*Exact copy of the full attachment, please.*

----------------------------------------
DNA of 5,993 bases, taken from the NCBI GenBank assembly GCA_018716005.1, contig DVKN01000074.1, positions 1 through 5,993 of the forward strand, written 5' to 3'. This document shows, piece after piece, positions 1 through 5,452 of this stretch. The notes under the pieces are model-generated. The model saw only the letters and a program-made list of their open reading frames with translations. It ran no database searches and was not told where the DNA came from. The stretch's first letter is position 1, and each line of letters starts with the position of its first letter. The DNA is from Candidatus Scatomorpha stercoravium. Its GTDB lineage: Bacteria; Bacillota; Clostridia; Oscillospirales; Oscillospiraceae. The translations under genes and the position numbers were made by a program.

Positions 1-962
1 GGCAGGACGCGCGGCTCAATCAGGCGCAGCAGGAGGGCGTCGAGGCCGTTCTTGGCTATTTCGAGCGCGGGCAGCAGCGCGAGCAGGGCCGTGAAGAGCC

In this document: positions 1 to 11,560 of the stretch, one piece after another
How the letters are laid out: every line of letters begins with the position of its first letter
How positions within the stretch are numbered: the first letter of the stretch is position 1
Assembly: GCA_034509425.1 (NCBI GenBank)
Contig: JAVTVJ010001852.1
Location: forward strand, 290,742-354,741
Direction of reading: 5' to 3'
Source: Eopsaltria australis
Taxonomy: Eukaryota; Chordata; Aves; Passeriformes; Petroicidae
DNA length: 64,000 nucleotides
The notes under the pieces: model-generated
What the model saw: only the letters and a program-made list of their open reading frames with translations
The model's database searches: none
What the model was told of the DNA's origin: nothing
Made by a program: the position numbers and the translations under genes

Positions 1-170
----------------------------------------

DNA of 5,993 bases, taken from the NCBI GenBank assembly GCA_018716005.1, contig DVKN01000074.1, positions 1 through 5,993 of the forward strand, written 5' to 3'. This document shows, piece after piece, positions 1 through 5,452 of this stretch. The notes under the pieces are model-generated. The model saw only the letters and a program-made list of their open reading frames with translations. It ran no database searches and was not told where the DNA came from. The stretch's first letter is position 1, and each line of letters starts with the position of its first letter. The DNA is from Candidatus Scatomorpha stercoravium. Its GTDB lineage: Bacteria; Bacillota; Clostridia; Oscillospirales; Oscillospiraceae. The translations under genes and the position numbers were made by a program.

Positions 1-962
1 GGCAGGACGCGCGGCTCAATCAGGCGCAGCAGGAGGGCGTCGAGGCCGTTCTTGGCTATTTCGAGCGCGGGCAGCAGCGCGAGCAGGGCCGTGAAGAGCC

In this document: positions 1 to 11,560 of the stretch, one piece after another
How the letters are laid out: every line of letters begins with the position of its first letter
How positions within the stretch are numbered: the first letter of the stretch is position 1
Assembly: GCA_034509425.1 (NCBI GenBank)
Contig: JAVTVJ010001852.1
Location: forward strand, 290,742-354,741
Direction of reading: 5' to 3'
Source: Eopsaltria australis
Taxonomy: Eukaryota; Chordata; Aves; Passeriformes; Petroicidae
DNA length: 64,000 nucleotides
The notes under the pieces: model-generated
What the model saw: only the letters and a program-made list of their open reading frames with translations
The model's database searches: none
What the model was told of the DNA's origin: nothing
Made by a program: the position numbers and the translations under genes

Positions 1-170